SLR - September 2020 - Dong Yu

Poor Prognosis for Infectious Complications of Surgery for Ankle and Hindfoot Fracture and Dislocation. A 34-Case Series

Reference: Krissian S, Samargandi R, Druon J, Rosset P, Le Nail LR. Poor Prognosis for Infectious Complications of Surgery for Ankle and Hindfoot Fracture and Dislocation. A 34-Case Series. Orthop Traumatol Surg Res. 2019;105(6):1119-1124.

Scientific Literature Review


Reviewed By: Dong Yu, DPM
Residency Program: Hoboken University Medical Center - Hoboken, NJ

Podiatric Relevance: Ankle and/or hindfoot fractures are common pathology in podiatric field and are associated with high rates of complications. Infection is one of the most common complications after surgical management of these fractures which is also one of the key factors that affect the successful rate of fracture treatments. The purpose of this study was to exam the outcome of treatment of bone and joint infection following surgical intervention of ankle and/or hindfoot fractures. The hypothesis of this study was the treatment of BJI secondary to surgery for ankle or hindfoot fracture is at high risk of failure.

Methods: This article was based on a single-center retrospective study of patients who was treated for bone and joint infection following surgery for ankle or hindfoot fractures from 2010 to 2015. Thirty-three patients (34 cases) were included. BJI was diagnosed for scar non-healing, purulent effusion, biological signs and results for intra-operative bacteriological samples. Success was defined by absence of fistula and of local or general inflammatory signs, normalization of CRP level and radiologic consolidation. Joint fusion without recurrence of infection was also counted as success. Failure was defined by recurrence of infection, non-union or amputation. Treatment of BJI adhered to the institution’s protocol, which included revision surgery with wound care, bacteriological sampling and lavage, hardware removal if bone healing allowed (>45 days postoperative interval), flap coverage if necessary, initial intravenous antibiotic therapy after sampling.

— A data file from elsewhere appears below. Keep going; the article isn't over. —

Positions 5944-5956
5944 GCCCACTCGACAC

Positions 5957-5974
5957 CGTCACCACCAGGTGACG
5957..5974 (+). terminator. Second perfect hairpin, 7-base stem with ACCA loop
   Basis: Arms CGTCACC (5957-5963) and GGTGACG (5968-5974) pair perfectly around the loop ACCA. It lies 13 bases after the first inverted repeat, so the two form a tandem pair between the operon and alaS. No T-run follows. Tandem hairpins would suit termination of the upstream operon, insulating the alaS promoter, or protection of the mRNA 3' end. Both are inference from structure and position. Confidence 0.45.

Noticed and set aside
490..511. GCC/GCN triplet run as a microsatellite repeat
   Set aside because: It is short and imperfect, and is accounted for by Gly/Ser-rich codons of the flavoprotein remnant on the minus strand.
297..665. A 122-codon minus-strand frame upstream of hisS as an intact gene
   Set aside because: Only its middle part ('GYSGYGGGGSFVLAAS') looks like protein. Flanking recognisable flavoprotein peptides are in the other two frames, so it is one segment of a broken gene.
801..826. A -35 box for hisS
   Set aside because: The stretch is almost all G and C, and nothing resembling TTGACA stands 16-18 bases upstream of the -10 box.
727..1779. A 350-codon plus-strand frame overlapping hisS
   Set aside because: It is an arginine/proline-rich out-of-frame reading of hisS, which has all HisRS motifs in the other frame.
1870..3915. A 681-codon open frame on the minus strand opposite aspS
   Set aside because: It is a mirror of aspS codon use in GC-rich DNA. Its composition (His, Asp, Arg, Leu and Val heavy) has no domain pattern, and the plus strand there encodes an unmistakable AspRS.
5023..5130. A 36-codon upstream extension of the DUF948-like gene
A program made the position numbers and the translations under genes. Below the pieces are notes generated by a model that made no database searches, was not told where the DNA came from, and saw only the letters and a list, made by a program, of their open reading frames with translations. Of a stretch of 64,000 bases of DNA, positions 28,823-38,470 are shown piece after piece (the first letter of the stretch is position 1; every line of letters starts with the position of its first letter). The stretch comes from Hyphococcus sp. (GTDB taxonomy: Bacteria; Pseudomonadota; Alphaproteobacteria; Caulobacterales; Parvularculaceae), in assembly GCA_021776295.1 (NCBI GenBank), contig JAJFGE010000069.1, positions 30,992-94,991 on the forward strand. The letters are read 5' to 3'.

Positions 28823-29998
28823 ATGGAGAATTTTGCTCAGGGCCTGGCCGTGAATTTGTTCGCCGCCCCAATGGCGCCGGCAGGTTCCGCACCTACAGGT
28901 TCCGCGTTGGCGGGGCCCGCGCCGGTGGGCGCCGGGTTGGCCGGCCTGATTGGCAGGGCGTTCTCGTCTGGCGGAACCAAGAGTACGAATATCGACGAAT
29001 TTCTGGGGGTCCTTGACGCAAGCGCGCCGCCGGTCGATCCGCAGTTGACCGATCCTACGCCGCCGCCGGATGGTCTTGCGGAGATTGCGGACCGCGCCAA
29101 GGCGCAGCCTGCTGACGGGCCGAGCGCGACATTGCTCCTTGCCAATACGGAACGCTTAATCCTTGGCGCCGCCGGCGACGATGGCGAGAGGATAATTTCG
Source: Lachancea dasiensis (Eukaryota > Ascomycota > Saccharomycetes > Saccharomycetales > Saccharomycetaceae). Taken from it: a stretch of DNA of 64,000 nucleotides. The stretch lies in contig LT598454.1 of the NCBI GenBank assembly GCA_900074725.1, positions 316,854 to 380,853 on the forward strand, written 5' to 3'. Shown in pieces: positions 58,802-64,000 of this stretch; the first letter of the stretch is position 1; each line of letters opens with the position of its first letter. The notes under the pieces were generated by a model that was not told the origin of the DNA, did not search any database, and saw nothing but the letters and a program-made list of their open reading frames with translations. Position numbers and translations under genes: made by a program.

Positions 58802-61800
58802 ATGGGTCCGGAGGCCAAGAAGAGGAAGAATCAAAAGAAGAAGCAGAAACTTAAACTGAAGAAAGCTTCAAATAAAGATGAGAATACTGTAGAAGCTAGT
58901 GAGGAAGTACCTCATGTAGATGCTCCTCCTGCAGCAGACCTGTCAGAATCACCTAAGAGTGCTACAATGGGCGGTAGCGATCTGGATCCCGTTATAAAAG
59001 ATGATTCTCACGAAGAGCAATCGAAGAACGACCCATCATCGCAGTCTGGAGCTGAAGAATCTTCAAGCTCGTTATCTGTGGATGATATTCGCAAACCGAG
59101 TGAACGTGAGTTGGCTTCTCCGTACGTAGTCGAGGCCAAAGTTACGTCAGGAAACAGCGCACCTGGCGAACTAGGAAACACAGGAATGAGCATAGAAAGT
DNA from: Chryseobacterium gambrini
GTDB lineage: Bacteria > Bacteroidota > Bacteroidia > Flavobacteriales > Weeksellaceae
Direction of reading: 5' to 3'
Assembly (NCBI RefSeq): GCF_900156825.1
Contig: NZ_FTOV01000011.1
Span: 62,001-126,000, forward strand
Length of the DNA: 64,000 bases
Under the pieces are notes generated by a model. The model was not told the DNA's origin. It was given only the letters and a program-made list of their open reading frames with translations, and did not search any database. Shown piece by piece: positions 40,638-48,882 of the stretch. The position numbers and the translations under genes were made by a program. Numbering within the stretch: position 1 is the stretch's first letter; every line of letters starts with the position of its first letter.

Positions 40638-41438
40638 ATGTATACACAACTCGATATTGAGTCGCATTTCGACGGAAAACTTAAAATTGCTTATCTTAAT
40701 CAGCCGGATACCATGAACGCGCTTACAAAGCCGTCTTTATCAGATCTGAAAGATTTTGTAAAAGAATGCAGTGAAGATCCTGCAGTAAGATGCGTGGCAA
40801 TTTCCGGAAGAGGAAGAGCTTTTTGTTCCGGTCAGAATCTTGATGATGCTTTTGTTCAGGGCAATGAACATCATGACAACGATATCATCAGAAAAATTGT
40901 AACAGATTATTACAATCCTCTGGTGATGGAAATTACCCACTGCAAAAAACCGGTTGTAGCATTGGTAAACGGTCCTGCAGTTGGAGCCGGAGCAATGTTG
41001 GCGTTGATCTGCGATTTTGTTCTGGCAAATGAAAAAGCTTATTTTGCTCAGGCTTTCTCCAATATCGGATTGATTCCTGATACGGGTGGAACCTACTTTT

Results: Failure rate was 14.7 percent with all of which were all amputations without infection. The mean procedure number was 4.5. Success rate by fusion was 20 percent with mean procedure number of four. The rest 65.3 percent were also defined as success with cleared of infection without fusion. There was no significant difference between the success and failure groups according to open versus closed fracture, skin opening grades, histories or hardware removal rate. However, the failure rate of BJI treatment after surgery of multiple fractures was significantly higher than the failure rate of single fracture. This study also showed 25 percent failure rate in case of initial flap cover versus 55 percent when flap coverage was at the time of BJI treatment. They considered skin coverage to be an integral part of the initial treatment, however, they did not discuss about the flap coverage quality and indications of negative pressure therapy.

Conclusions: The present study confirmed that infection following ankle and/or hindfoot fracture surgery had poor prognosis, especially when the initial injury involved with multiple fractures. Even the patient has been treated as successful infection free, there is still a high chance that patient might end with joint fusion which might lead to stiffness and risk of decompensatory osteoarthritis in adjacent joints. Since patients usually expect good outcome for surgical intervention in general, according to the result in this study, all patients with ankle and/or hindfoot fractures who might need surgery should be informed of this poor prognosis, starting from the initial emergency treatment.

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